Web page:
Balancing School and Family, Student Life

Key Learning from My Time at the Family Care Office

It’s been two years since I started working for the Family Care Office, also known as the “FCO.” It has been a rewarding, inspiring experience, but ultimately, it is time for me to move on. Everywhere we hear that families are important, that societies are built upon them, and that nations and international laws must protect and care for them. Having the opportunity to take a closer look at the complexities that every family experiences and being able to work in an office whose sole objective is to lend a hand to families in their day-to-day lives hugely augmented my understanding of the importance that the family has.

 

It would be impossible to mention all the activities and projects that I had the opportunity to be a part of these last two years. As such, I’ve documented the three main takeaways that I owe to my time with the FCO.

 

Asking For Help Is Brave

The FCO is designed to provide service on a very specialized basis. Every family is different and is confronted with a unique set of challenges and difficulties. The FCO gives confidential advice to individuals seeking support, and provides a safe, discrete environment for students and staff to talk about their family care-related concerns. Sometimes the first step to resolving a problem is sharing our preoccupations and anxieties with someone else; a detached, outside ear can often help us to change our perspective on things.

 

Workshops Grow Community

As I said in the previous paragraph, the challenges that families experience on a daily basis are diverse. This means that the way we face them vary as well. Notwithstanding this, it can be helpful to have the opportunity to engage with others in similar situations to ourselves. The workshops I had the chance to assist with during my work-study position —on communication in family life, on elder care and retirement, on Alzheimer’s and other conditions that people may live with, etc.—were a point of convergence for those in attendance. Exchanging experiences and advice, and knowing that others are living something very close to what you live every day creates an immediate a community. This can bring comfort, knowledge, and support.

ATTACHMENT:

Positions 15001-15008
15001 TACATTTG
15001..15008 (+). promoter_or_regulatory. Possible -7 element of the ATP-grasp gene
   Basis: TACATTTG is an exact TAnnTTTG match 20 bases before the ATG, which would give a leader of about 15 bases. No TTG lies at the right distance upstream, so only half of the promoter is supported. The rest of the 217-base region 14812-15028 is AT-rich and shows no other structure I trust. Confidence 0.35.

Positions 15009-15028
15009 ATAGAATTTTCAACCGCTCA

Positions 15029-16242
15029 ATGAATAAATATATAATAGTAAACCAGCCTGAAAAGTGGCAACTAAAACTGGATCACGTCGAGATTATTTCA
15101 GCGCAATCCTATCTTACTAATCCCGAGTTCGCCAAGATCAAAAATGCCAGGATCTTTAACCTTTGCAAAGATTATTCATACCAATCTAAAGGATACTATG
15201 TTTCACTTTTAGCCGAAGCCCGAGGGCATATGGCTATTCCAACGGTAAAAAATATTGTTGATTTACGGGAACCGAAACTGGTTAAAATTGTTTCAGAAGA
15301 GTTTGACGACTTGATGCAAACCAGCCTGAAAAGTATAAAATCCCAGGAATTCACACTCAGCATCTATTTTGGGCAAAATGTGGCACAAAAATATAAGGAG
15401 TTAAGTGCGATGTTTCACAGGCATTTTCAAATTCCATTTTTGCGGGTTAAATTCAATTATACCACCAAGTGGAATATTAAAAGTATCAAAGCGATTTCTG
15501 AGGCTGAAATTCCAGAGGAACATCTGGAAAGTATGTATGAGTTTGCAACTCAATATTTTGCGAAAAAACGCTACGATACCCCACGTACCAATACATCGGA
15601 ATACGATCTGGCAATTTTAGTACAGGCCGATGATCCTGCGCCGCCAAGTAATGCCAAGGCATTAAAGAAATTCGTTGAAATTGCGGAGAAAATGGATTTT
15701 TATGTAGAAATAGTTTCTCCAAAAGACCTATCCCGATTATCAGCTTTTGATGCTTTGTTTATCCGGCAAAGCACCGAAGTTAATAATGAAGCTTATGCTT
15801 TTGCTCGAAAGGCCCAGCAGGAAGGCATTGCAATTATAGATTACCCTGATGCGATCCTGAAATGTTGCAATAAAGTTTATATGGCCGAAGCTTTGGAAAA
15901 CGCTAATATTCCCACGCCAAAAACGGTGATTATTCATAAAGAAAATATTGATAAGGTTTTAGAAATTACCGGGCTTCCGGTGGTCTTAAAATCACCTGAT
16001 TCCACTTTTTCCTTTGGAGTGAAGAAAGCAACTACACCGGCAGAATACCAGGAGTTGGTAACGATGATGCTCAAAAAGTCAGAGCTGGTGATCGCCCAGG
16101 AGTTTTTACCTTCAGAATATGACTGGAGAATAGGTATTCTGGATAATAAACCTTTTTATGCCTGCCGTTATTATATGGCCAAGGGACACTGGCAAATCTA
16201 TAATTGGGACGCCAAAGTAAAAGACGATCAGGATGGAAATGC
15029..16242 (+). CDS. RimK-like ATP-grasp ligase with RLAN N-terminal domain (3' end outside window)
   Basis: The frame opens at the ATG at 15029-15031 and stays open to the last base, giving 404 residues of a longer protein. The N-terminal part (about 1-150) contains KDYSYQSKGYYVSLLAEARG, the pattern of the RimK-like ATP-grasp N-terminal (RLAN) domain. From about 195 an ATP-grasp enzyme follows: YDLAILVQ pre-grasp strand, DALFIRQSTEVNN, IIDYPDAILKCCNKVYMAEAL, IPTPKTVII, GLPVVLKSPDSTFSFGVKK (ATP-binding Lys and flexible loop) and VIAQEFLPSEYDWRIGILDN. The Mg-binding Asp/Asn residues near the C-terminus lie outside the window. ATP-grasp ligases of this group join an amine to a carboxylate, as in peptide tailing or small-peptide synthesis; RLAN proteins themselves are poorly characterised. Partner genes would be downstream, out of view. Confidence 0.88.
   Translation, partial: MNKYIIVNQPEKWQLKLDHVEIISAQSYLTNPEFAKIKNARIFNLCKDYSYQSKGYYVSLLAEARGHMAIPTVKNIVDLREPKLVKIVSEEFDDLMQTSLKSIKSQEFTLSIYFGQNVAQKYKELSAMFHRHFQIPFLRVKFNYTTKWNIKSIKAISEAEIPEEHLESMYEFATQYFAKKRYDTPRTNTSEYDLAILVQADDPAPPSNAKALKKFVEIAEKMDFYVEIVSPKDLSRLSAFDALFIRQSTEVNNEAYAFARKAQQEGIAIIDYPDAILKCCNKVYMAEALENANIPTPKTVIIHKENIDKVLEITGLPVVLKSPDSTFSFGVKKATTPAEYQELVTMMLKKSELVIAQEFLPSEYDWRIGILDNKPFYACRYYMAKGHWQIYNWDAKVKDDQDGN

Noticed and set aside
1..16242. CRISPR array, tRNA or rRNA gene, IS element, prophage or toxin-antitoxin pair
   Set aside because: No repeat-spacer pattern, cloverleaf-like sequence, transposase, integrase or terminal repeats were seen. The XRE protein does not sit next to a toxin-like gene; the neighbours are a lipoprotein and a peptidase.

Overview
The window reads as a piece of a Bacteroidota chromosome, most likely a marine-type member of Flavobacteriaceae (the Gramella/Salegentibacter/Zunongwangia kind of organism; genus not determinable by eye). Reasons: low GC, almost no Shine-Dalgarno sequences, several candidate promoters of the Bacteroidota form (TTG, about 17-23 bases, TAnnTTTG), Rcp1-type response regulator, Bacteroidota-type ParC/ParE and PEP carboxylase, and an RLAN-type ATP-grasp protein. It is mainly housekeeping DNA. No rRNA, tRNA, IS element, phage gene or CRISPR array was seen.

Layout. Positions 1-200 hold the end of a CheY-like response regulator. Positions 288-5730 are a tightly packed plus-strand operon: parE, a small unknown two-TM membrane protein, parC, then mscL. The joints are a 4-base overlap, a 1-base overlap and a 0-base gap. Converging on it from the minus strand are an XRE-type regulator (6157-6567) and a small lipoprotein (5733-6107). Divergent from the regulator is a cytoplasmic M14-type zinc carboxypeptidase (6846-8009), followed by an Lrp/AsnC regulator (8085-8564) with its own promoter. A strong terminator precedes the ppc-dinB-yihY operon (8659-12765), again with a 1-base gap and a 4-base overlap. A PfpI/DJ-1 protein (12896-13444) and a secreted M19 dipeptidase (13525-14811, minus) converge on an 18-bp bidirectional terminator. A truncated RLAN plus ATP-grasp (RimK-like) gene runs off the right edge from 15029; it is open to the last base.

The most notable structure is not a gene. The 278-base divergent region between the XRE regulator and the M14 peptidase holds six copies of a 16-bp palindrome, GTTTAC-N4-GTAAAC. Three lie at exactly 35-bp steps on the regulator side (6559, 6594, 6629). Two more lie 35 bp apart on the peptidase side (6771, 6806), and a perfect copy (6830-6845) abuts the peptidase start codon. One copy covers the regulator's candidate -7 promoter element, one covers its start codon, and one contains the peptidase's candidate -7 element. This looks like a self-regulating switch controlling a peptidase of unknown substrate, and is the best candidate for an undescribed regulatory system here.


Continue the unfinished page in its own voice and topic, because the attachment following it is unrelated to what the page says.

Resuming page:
Family Has a Place at U of T

Finally, a very interesting opportunity I got from my position at the FCO was the ability to observe university life through a family-oriented lens. I myself am married and have three kids, so in a sense my life as a Ph.D. student is as inseparable from me as my identity as a student-parent. However, the FCO broadened this perspective, helping me to see myself as a part of a specific group (student parents), a particular community that has its own character, needs, and that leaves its own imprint on the University of Toronto.

 Camel suede bag with front pockets filled with notebooks, pens, coffee thermos